Opposition Look To Force Boris


Opposition parties said they would try to pass a law which would force Prime Minister Boris Johnson to seek a delay to Britain’s departure from the European Union and prevent a potentially chaotic no-deal exit at the end of October. Parliament returns from its summer break next week and is preparing for a battle with Johnson, who has vowed to take Britain out of the European Union at the end of October with or without an exit agreement.

Labour Party leader Jeremy Corbyn hosted talks with opposition parties on Tuesday where they agreed that passing a law to force the government to seek a delay to Britain’s EU departure would probably have the most support. The opposition parties are seeking to repeat what they did earlier this year when lawmakers seized control of the parliamentary agenda to pass a law forcing Johnson’s predecessor Theresa May to seek an extension to Britain’s EU membership. They also managed to change legislation to require parliament to be sitting for several days in September and October, making it harder for Johnson to shut down parliament to pursue a no-deal, something he has not ruled out doing. The pound hit its strongest since July 29 against the dollar and euro after the parties presented a united front on Tuesday.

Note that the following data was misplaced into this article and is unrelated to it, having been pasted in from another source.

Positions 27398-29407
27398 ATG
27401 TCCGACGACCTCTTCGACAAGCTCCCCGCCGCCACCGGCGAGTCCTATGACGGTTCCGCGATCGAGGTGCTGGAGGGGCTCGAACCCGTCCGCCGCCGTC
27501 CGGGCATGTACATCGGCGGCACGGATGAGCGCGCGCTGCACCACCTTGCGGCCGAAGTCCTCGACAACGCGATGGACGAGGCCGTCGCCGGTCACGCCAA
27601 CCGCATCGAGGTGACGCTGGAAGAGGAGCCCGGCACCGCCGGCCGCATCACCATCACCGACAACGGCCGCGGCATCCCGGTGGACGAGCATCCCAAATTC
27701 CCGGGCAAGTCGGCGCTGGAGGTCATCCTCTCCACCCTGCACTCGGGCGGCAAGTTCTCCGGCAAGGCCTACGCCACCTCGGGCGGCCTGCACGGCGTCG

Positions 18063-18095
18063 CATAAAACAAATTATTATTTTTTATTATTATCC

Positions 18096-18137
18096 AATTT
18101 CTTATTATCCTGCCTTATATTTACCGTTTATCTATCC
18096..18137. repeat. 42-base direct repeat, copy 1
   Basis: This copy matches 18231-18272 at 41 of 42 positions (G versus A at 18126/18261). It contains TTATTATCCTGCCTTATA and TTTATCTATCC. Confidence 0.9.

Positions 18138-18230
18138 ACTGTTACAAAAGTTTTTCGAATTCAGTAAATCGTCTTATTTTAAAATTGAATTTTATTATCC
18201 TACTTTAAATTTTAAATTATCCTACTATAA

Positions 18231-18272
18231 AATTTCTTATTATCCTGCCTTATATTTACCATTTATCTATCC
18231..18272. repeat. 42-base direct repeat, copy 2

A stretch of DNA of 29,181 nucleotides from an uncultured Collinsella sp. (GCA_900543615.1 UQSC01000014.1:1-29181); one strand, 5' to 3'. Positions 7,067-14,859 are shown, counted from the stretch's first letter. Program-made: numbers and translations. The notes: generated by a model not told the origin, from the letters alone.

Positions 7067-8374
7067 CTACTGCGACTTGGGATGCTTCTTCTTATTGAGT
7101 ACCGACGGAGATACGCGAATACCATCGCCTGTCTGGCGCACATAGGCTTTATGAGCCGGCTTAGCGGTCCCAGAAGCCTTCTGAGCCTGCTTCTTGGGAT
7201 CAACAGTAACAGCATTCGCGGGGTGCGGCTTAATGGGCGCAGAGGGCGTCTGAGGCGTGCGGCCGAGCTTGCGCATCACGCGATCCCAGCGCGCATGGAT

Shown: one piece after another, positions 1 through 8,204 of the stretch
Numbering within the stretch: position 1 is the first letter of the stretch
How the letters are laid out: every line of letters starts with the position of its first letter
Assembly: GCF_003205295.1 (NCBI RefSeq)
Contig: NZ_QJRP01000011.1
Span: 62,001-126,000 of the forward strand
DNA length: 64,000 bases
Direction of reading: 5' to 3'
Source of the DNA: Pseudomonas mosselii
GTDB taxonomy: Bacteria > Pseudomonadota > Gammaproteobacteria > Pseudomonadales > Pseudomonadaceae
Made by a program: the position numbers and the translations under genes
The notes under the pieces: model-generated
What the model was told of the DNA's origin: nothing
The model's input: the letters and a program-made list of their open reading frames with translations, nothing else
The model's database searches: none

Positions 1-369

The dollar fell modestly on Tuesday, suggesting investors were sceptical of the optimism expressed by President Donald Trump on the possibility of a U.S.-Chinese trade deal days after the two countries raised tariffs against each other. On Friday, China said it would increase tariffs on $75 billion worth of American goods. The United States retaliated by saying it would raise existing tariffs on $250 billion worth of Chinese goods to 30% from 25% on Oct. 1.

On Monday, speaking on the sidelines of the G7 summit of world leaders in France, Trump said Chinese officials had contacted U.S. trade counterparts overnight and offered to return to the negotiating table. Trump’s comments sparked a wave of so-called risk-on trades, which initially boosted the dollar, weakened safe-haven currencies, and lifted stock markets.

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